In 1878, acquired F.E. Canda & Company (Chicago)??????

In 1881, the U.S. Rolling Stock plant installed 125 bamboo-filament direct current Edison light bulbs, becoming one of the first industries to be lit by electricity. [Wish we knew whether this was in the plant or in the offices. Probably the latter.]

in 1882, a car trust was established that enabled railroads to acquire cars on a lease-purchase arrangement with payments spread over as much as five years.

Also in 1882, Adolph (some later sources say Achilles) Hegewisch became president of  U.S. Rolling Stock, whose works were then located near Blue Island, Illinois, a southern suburb of Chicago.  Hegewisch wanted to have a company town surround his plant, much as George Pullman had developed at Pullman, Illinois. He bought 100 acres centered on what is now 135th St. and Brandon on which to begin. Later investors would buy an additional 1,500 acres, north and northeast of the company, for proposed working class housing.

During 1884/85 the plant was built at the new town of Hegewisch. By 1890 this plant would be capable of producing 30 cars a day. Soon additional plants were added in Decatur and Anniston, Alabama.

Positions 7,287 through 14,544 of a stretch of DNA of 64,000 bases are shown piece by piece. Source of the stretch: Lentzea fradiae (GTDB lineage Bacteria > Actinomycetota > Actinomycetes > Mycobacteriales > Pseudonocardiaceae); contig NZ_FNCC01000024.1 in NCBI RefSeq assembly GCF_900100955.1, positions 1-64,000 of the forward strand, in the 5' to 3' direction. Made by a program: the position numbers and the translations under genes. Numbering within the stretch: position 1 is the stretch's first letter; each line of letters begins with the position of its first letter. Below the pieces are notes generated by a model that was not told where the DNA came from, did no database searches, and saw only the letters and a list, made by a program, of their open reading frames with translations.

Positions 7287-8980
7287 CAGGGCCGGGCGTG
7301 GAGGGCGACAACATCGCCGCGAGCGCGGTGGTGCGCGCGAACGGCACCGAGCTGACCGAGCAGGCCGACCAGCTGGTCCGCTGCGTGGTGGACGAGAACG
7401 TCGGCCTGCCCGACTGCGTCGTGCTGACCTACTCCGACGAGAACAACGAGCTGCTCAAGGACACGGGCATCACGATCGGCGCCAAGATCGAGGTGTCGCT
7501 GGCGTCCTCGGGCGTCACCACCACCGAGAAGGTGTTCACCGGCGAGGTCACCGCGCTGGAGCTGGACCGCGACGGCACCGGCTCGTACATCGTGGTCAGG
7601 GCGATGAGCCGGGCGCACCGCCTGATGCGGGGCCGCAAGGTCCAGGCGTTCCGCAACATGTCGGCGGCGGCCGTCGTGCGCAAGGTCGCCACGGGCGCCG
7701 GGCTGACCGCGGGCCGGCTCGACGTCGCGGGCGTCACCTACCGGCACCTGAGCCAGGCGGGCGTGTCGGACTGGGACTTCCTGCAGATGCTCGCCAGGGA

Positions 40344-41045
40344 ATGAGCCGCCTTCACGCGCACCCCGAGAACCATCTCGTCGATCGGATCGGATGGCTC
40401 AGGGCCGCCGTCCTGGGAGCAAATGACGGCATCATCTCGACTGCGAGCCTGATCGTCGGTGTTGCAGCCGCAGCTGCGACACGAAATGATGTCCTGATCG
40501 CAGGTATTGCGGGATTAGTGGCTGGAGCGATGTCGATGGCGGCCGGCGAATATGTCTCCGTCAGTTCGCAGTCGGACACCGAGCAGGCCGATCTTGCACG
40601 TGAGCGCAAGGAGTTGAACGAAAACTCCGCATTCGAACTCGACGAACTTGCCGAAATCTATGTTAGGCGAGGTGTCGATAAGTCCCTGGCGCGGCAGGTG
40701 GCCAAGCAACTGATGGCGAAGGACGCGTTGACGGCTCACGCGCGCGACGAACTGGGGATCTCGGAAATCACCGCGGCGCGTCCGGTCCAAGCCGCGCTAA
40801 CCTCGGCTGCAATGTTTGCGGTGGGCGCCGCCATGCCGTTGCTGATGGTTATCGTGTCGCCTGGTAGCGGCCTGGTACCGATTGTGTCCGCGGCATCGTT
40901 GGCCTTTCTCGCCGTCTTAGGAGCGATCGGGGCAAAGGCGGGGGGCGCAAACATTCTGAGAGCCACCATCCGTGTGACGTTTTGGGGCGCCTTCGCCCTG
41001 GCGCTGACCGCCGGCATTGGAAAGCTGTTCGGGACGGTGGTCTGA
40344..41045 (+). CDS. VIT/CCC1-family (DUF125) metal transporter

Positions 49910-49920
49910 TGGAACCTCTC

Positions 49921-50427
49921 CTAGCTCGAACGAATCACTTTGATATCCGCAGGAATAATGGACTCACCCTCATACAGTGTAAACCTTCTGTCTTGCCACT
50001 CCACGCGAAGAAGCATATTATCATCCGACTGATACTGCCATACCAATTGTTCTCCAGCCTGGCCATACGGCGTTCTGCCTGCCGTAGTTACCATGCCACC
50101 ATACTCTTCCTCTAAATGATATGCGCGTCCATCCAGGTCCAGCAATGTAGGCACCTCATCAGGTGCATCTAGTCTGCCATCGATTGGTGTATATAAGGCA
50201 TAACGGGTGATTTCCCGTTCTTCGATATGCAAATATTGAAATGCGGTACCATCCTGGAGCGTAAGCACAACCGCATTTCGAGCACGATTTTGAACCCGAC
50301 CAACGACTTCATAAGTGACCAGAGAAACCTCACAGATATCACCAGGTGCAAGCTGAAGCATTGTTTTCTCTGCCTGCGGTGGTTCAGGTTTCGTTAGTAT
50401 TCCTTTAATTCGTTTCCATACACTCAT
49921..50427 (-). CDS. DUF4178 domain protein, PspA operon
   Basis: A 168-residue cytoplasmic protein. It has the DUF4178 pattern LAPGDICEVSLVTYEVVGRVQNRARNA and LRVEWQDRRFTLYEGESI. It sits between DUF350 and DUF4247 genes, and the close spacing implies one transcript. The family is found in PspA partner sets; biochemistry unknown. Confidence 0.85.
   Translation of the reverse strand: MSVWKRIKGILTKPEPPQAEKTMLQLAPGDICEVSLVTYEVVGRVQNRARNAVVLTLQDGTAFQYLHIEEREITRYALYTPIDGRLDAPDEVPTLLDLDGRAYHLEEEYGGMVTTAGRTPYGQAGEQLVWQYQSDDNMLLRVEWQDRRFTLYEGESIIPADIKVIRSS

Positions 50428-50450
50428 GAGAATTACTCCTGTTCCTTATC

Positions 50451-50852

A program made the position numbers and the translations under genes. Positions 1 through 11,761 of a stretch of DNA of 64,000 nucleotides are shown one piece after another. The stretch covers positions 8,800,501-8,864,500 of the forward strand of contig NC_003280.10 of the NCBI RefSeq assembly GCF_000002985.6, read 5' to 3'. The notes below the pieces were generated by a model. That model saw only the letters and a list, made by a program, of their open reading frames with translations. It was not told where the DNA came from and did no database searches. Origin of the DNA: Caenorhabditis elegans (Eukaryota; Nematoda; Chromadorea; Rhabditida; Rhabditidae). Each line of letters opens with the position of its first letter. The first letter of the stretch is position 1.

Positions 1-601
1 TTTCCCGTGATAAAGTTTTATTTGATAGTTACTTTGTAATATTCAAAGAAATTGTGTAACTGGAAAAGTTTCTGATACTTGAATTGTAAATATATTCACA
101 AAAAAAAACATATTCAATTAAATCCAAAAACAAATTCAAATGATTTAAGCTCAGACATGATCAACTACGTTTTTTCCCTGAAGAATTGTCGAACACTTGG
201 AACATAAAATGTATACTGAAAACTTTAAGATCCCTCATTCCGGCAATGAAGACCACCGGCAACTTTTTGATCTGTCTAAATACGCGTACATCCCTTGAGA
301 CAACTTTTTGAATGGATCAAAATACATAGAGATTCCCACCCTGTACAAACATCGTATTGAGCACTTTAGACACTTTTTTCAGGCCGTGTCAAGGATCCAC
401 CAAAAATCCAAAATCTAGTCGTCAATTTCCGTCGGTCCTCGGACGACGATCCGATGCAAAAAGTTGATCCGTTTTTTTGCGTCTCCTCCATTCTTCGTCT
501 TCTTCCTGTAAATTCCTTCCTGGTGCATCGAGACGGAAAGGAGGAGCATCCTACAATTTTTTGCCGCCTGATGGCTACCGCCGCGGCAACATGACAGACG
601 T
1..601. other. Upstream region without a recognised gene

But nothing seemed to solve the company’s lingering problems. In 1887 its capitalization was voluntarily reduced to $4 million to reflect its accumulated losses. But on 21 November 1890 it went into voluntary receivership. What Vice President Cyrus D. Roys told reporters could no doubt have been said by any number of struggling car builders — {103}

“This is not a case of insolvency in the popular sense of insolvency. This step is taken to tide over to that period when the money market shall be easy enough to enable those who are indebted to us to pay up, and when that is done every creditor of every kind will be paid in full with interest, and we shall still have more than $400,000 in the bank to our credit.